Corey, who studies with Gabriel Halpern, said, “He was in the first Woodstock movie, but he’s not all –” He adopted Gyan Mudra with both hands, closed his eyes and mimed a spacey expression. “He’s from New York, and he’s – he’s just awesome, you’ll see.”
Well, if Corey practices with someone and he’s coming to TriBalance, I want to see what it’s about. I packed up my Go Bag and headed to Gabriel’s first Beyond the Mat workshop.
“They have lights in here?” I quipped to a classmate as I picked up a block. She laughed and we unrolled our mats. Gabriel walked in and the mood in the room changed – from a hush to a faint buzz. It wasn’t whispering so much as acute attention. Everyone watched him as intently as they could without staring.
So that’s what an international yoga master looks like, I thought. He’s about average height and average frame, with silver hair and a pleasant grin. I had always unconsciously assumed that world-reknown yogis would have a beatific smile rather than a grin, but armed with Corey’s description – and having heard the Dalai Lama giggle at a temple dedication – I was fully prepared to accept a grin. His movements were swift and efficient. You’d walk right past him on the street without thinking twice – unless he talked to you. If he said, “Hit the Walk button before crossing that street,” it would crystallize the experience into stopping with your feet planted right next to each other, focusing your intention on the little red button, pressing it precisely with your index finger, waiting mindfully for the light to change, and gliding across the street with perfect balance and clarity.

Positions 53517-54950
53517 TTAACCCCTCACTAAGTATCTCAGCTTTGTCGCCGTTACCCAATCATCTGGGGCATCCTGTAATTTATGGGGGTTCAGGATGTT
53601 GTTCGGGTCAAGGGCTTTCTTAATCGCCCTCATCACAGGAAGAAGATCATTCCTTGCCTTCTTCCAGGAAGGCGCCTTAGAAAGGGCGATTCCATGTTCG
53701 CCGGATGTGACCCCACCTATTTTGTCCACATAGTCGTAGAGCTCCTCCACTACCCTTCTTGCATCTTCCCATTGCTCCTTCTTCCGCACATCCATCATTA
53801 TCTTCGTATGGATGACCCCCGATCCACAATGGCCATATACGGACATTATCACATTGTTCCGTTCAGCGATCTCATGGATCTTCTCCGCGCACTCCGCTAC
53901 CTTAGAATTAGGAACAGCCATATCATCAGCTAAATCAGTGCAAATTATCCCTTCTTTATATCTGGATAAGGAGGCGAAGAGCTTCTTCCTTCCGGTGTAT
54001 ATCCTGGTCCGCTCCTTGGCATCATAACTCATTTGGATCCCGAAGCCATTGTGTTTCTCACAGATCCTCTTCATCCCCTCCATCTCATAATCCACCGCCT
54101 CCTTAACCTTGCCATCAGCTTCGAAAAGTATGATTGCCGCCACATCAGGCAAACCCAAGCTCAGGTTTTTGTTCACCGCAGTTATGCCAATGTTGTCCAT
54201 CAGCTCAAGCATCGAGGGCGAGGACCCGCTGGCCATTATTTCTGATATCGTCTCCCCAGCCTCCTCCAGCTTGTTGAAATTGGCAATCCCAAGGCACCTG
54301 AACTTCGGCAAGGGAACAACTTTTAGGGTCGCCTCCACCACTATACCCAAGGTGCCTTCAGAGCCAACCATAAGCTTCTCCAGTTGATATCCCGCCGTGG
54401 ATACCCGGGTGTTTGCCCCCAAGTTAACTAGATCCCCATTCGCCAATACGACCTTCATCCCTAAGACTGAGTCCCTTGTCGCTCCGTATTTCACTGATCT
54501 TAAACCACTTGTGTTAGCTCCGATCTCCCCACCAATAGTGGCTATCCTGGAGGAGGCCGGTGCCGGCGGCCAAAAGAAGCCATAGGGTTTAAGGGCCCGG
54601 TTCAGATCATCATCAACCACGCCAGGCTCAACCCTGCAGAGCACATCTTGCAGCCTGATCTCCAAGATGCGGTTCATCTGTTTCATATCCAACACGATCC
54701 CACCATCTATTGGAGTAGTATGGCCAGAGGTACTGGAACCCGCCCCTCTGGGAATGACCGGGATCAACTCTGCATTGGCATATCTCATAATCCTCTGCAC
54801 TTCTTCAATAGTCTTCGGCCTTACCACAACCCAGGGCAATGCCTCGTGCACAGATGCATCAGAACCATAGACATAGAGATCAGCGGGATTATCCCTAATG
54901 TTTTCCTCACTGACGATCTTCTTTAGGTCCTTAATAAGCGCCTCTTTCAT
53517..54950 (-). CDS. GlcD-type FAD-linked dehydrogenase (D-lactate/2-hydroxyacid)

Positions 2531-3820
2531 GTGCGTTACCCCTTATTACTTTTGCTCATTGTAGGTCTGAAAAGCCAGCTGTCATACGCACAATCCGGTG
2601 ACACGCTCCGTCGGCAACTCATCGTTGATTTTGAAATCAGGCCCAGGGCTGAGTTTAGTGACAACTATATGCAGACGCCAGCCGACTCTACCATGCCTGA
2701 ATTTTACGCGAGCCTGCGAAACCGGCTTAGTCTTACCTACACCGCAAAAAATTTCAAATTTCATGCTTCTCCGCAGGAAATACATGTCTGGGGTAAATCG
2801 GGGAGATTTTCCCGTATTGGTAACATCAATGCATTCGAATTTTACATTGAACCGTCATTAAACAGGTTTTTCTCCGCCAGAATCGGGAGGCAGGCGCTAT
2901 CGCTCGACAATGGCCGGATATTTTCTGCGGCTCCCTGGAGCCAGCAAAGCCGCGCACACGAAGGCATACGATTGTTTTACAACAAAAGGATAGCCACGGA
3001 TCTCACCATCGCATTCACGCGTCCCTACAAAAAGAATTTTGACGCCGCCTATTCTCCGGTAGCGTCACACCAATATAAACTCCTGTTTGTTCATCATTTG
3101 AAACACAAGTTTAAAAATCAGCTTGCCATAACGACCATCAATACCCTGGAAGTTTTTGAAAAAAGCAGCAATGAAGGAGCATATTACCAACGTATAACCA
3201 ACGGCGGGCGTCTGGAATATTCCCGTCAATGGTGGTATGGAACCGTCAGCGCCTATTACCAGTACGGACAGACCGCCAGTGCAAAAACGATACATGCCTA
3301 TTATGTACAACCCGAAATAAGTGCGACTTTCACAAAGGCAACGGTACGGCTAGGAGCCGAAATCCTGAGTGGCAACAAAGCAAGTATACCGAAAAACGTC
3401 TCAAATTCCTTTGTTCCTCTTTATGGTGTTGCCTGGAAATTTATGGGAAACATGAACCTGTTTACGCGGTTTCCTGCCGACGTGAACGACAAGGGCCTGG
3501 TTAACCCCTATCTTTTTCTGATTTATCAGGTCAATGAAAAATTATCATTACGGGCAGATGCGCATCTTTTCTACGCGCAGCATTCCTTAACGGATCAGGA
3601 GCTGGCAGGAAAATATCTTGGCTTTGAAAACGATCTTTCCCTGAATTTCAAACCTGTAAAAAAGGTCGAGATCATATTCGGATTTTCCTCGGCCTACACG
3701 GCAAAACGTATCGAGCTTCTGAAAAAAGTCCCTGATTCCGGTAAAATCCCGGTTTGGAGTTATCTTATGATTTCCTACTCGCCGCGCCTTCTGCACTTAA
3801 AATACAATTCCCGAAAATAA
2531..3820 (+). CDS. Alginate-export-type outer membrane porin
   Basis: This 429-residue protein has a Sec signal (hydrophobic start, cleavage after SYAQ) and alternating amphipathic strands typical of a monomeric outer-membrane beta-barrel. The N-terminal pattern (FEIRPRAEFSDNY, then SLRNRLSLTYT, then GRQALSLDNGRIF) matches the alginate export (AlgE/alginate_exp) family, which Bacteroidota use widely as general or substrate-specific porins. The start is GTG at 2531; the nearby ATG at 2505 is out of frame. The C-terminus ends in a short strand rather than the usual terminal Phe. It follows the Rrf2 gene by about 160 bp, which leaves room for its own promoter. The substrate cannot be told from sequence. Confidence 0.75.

Otherwise – he was pretty unassuming.
“I have a few suggestions for you,” he said to us, and began coaching us into half-lotus with Apan Mudra. He explained to us that he’s known as “the Great Pontificator” and would give us a little “rapid-fire dharma” before leading us in a technique-oriented Iyengar series. His Brooklyn accent always gave me the sense we were grounded in an urban setting, which is remarkably helpful. It’s easy to feel serene in the sunlit countryside or next to a turquoise ocean. Feeling peaceful during rush hour or a hectic workday is another level of grace altogether.
Gabriel teaches with precision, charisma, and humor. He’d bounce from English-professor words like “pontificator” to wry Brooklynese slang: “I don’t care if you can touch the floor. I been on it; there’s nothin’ there!”
I felt surreal taking a class at Tribalance with bright lights and no heat. I had a moment of trepidation that it wouldn’t be hard enough – which, at TriBalance, invariably leads to me getting my butt kicked. This was no exception. The workshop had a quieter intensity than Corey’s hot yoga classes. Gabriel said we’d hold the various poses for a minute to a minute and a half. It didn’t feel that long, but that’s probably because we had so much to think about in each pose. He said, “I’m a Yoga teacher, not a posture teacher” – but we received a level of detail about alignment that rivals any course I’ve ever taken (and yes, I’m including existential philosophy in that statement). I always thought that my neck hurt in Triangle because my hair is so heavy. Rather, it hurt because when I looked up, I was starting the rotation from the top down instead of the bottom up.
At the end of class, he led us through a deep relaxation made tremendously effective with relevant metaphors. For instance, foot relaxation came from imagining that you just took off a pair of shoes that pinched you all day. He ended class, we applauded, and he said that he’d be out in the hall in case anyone had any questions. I chuckled to see him immediately swarmed. I tiptoed past the throng as he answered each yogi with his characteristic focus and warmth.
I drove home in unusual silence, musing over the workshop. After spending a little time with my husband and cats, I marked the next two Gabriel workshops in my calendar, and texted invitations to a few of my yoga buddies. I think we can all use some peace in the concrete jungle, and a gentle reminder that you don’t need to touch the floor to stay grounded.